Earlier this spring, Alex Kinsey and Sierra Deaton were trading stories about the two-week writing camp that yielded their debut album, "It's About Us." The late-hour bursts of boozy creativity and morning hikes under the Malibu sun are discussed, but words like "pressure," "expectations" or "deadlines" don't make it into conversation.
"It was magic," said Deaton, still beaming from the experience. "We imagined one thing, but this wasn't what it was like."
The couple, who perform as Alex & Sierra, are lounging on a couch inside Atom Factory, the Troy Carter-powered management company steering their career. Deaton even whipped up vegan chicken Parmesan for the occasion. While the album plays, they chime in with reactions.
"This is the first song we ever wrote together," says Kinsey, not containing his pride, before "All for You," a jazzy, piano-driven number. They gleefully dance to "Scarecrow," and when the anthemic footstomper "Here We Go" fills the room Deaton yells that she can't wait to perform it at festivals.
At this point, five months had passed since the folk-pop duo from Florida became the first group to win the Fox singing competition "The X Factor" in December (solo acts won the first two seasons). And five more months will pass before the album, out this Tuesday, arrives.
But instead of jumping on the industry hamster wheel that typically follows these shows — rushed post-win single and equally hasty debut — the 23-year-olds decided to wait.
"We didn't just want to have songs handed to us," Kinsey said. It's now late summer, and the couple are on their tour bus unwinding before a gig opening for Train. "We wanted quality stuff and not just something as quick as possible. We were lucky that the label and management were with us."
Adds Deaton: "Rather than striking while the iron's hot, we would rather put out an album a few months later and have it be something we really believe in and we were a part of. We can stand out here and sing these shows and love every second [instead of] singing songs other people wrote for us that we could have gotten out early."
The move is a gamble in the here-today, gone-tomorrow world of pop, particularly for an act that rose to fame on a show for which audiences forget about the winners the moment a new season begins. In addition, after Alex & Sierra's season, "The X Factor" was canceled, having failed to nab viewers or produce talent that made a real splash.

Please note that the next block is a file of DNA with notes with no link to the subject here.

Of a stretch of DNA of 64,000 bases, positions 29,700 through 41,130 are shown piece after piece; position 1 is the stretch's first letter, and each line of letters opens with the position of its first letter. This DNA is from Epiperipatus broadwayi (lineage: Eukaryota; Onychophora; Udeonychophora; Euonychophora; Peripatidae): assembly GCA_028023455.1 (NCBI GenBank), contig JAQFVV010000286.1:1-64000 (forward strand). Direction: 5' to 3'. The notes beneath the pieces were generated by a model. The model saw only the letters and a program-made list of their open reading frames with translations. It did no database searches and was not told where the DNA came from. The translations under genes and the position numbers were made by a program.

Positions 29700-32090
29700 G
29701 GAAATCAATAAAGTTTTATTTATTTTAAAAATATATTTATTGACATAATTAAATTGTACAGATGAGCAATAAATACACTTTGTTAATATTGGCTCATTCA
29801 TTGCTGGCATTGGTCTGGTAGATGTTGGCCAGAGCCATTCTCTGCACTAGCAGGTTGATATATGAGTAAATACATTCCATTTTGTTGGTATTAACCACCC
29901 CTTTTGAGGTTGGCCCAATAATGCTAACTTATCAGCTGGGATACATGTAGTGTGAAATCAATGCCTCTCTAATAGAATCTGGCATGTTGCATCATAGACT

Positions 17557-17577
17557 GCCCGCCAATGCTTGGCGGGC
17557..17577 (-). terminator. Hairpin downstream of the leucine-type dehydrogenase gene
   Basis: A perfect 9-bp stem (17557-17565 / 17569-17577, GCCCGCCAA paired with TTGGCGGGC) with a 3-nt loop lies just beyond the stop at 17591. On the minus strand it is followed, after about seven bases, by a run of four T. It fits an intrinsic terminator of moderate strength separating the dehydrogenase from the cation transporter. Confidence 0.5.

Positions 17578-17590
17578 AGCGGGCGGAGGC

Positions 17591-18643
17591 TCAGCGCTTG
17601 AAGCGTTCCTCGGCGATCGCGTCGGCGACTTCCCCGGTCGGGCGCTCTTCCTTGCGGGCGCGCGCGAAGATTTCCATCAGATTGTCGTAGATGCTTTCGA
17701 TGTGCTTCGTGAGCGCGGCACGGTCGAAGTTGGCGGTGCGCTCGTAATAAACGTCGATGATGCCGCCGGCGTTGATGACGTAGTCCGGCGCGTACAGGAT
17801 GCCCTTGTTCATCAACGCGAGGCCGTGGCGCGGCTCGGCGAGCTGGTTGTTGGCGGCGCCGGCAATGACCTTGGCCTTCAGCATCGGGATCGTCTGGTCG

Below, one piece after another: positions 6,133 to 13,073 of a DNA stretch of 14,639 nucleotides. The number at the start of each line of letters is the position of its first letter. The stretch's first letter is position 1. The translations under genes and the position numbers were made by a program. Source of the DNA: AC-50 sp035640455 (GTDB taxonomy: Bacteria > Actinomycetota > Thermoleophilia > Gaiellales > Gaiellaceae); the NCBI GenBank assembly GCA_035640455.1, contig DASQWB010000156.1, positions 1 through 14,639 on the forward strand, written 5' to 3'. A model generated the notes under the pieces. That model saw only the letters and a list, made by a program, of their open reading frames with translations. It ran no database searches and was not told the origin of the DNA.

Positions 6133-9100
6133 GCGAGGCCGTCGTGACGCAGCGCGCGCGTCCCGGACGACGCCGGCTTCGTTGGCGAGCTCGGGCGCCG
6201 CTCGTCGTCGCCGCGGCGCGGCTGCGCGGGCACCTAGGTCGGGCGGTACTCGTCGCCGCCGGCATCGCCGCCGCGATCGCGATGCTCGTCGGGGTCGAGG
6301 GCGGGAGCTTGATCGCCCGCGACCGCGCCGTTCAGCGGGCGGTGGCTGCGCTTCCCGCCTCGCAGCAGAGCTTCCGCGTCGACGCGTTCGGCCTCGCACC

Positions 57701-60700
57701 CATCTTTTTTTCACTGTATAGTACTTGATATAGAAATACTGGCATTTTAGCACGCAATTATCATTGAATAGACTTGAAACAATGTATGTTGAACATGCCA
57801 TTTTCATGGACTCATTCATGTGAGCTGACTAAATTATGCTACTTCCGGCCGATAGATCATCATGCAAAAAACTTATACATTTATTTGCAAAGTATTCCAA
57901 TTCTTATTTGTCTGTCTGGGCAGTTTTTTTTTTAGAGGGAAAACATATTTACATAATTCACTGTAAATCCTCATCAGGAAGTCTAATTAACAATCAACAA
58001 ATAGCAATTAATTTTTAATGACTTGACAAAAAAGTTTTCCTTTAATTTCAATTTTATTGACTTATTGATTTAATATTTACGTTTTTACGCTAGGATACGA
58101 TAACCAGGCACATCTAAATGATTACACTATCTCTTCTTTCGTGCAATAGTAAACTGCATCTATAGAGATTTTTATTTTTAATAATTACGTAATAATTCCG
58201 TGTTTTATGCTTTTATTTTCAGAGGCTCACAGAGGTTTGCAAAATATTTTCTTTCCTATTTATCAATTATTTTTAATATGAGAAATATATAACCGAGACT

After winning the third and final season of Simon Cowell's series — he served as their mentor, and their prize was a $1-million deal through Sony Music and Cowell's Syco Music — Alex & Sierra started working with songwriters and producers including Julian Bunetta (One Direction), who served as their producer on "X Factor."
Bunetta, who hosted Alex & Sierra's writing camp at his Malibu home, was one of a handful of contributors who also worked with the duo on the show. That familiarity eased them into the songwriting process. Twenty songs were drafted in the first five days of camp, eight of which made the final cut (the duo have writing credits on all but four tracks).
"We could have honestly released an album after those first few days. ... Before we wrote, [the label] wanted to do an EP by Valentine's Day to kind of play on the couple thing," Kinsey says, twisting his face to show his resistance to the idea.
"And then they heard the songs from the camp and said let's wait," Deaton finishes.
Deaton and Kinsey met while still in high school (she was a competitive dancer, he was a solo act) but started performing together just a few years ago, after they began dating as students at the University of Central Florida. They scored a spot on "The X Factor" with a video audition singing the Civil Wars' "Barton Hollow" in front of a rubber ducky shower curtain in Kinsey's dorm.
The duo proved to be one of the show's post popular acts, with inspired covers of Destiny's Child, Britney Spears and Marvin Gaye, which became fixtures on the iTunes singles chart (some even landed at No. 1), selling more than 1 million copies.
"We loved 'X Factor' and the fact that it gave us the opportunity, and we're upset that opportunity isn't there for other people," Kinsey says. "But because the show isn't around, that allegiance is less focused. As sad as it is that it's not around, it's kinda nice that we get to step away from it."
The pair has spent the year hustling like a new act, driving across the country playing a variety of gigs and opening for major acts (Colbie Caillat and Train) while teasing the record with a handful of promo singles. It's how Kinsey and Deaton prefer it.
"We don't want to just get one album out and everyone forgets about us," Deaton offered. "We don't want to be a flash in the pan that lasts for a second."